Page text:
About credit reports
Your free Experian Credit Report
What are your financial goals? Perhaps it’s the security of owning your dream home, perhaps it’s taking on the challenge of running your own business. Maybe you’re looking to get a new phone contract.
Whatever your definition of success, checking out your credit report is a good first step in pursuing it.
How will obtaining my credit report help me?
At Experian, we’re proud to support your financial progress by helping you to keep up to date with your financial status.
A credit report provides one picture of your personal credit history. When you apply for credit, your lender will look at your credit report to help them assess your credit worthiness.
We believe knowledge is power, which is why you can access your Experian Credit Report for free.
What information is on my Experian Credit Report?
You’ve been paying bills for a long time, and you’ve paid them on time. This is the kind of information that lenders are looking for when deciding whether or not to approve your credit application. Your Experian Credit Report includes:
- Your name
- Date of birth
- Your known addresses
- Information about any credit applications you’ve made
- Information about your current credit providers and how much you owe
- Details of your payment history
- Whether you’ve been issued with a default notice
- Details of any fraudulent claims you might have made
- Bankruptcies or successful court actions taken against you
- Information about lenders who have reviewed your credit file
Your Experian Credit Report also includes a score out of 1,000, which is a quick way to see how you’re tracking.
For more information about what you can find on your credit report, take a look at our guidance on how to read your Experian Credit Report
How does Experian gather this information?
Some of the information held on your Experian Credit Report comes from public records, but we also work with many financial institutions and utility providers around Australia, who share your credit account and payment information with us.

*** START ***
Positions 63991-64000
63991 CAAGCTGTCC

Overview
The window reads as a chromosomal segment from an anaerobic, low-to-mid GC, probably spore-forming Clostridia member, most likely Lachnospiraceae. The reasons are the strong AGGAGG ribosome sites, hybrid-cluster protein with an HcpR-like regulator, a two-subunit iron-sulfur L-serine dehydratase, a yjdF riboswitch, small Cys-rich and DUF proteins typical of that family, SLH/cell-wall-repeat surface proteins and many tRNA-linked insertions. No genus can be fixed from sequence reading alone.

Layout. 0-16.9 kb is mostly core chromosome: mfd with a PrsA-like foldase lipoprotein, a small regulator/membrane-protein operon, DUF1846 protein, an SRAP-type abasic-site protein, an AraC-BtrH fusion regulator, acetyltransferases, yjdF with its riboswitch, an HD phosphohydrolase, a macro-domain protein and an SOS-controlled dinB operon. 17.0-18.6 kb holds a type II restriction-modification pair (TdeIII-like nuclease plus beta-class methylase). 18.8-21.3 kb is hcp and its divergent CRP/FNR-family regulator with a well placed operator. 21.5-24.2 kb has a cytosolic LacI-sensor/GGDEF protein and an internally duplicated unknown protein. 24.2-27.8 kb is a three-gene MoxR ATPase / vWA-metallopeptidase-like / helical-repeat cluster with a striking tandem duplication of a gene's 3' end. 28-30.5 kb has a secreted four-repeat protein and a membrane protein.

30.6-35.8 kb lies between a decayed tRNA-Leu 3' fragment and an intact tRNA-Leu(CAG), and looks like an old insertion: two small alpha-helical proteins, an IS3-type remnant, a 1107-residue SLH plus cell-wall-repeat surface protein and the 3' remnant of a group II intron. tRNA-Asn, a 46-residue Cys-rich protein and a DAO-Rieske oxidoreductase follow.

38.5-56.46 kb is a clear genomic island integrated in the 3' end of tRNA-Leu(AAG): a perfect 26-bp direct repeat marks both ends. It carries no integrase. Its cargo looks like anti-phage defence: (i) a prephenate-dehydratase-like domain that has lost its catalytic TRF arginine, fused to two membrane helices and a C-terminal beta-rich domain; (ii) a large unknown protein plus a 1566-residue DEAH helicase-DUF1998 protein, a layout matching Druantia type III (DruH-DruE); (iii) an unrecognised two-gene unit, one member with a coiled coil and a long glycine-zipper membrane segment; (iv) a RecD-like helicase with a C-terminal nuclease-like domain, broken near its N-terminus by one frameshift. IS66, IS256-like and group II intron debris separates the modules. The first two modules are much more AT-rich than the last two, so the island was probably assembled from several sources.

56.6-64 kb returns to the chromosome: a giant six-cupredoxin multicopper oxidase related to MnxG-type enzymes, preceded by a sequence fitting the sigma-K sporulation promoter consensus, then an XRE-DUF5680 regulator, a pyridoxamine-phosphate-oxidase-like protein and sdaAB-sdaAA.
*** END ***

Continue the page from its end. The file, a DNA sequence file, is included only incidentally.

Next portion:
When it comes to protecting your personal information, we take our responsibility towards you extremely seriously. The way we manage, hold and update your credit report is all strictly regulated under the Privacy Act (Commonwealth) 1988.
Do I have an Experian Credit Report?
If you’re over 18 years of age and have applied for credit, such as a loan, credit card, or hire-purchase agreement, it’s likely Experian will record of much of this on your Experian Credit Report.
About credit scores
What is a credit score?
Credit scoring is a tool lenders use to analyse the information in a credit report to help them make lending decisions. Your credit score is a number that reflects the relative level of risk in lending to you.
Your Experian Credit Score is a number between 0 and 1000 that represents your credit worthiness. The higher the score, the better it is.
How is your credit score calculated?
Scoring models are developed by studying how Australian consumers performed in repaying debt over time.
Your credit score is calculated based on the information on your credit report and it may or may not change as that information changes. There are key attributes that are used to generate your credit score such as the type of credit provider who have made enquiries on your report, the type of product you have applied for, your repayment history, the credit limit of each of your credit products and credit enquiries.
What is Comprehensive Credit Reporting (CCR)?
CCR allows for the inclusion of additional information on your credit report which may include the following:
- Repayment history for credit accounts such as credit cards, home loans and personal loans
- Whether the repayment was made on time or not
- The type of credit account opened
- The date the credit account was opened and/or closed
- The name of the credit provider and whether they are a licensee
- The current limit on the credit account
The additional information may not appear on your credit file if your credit provider is not yet sharing this information with credit reporting bodies (CRBs).
Has my credit score changed since the introduction of CCR in March 2014?
Changes to information on your credit report may be reflected in your score. As Australia moves towards CCR, your credit score might change to reflect this additional information. These changes could be reflected as an increase or decrease to your score depending on the changes to your information.
CCR data can be provided now but is not yet required to be provided to CRBs. There are proposed laws expected to be introduced in 2018, that if passed, will make it a requirement for Commonwealth Bank, Westpac, ANZ and NAB to share this data. Supply of CCR data will continue to be optional for all other credit providers.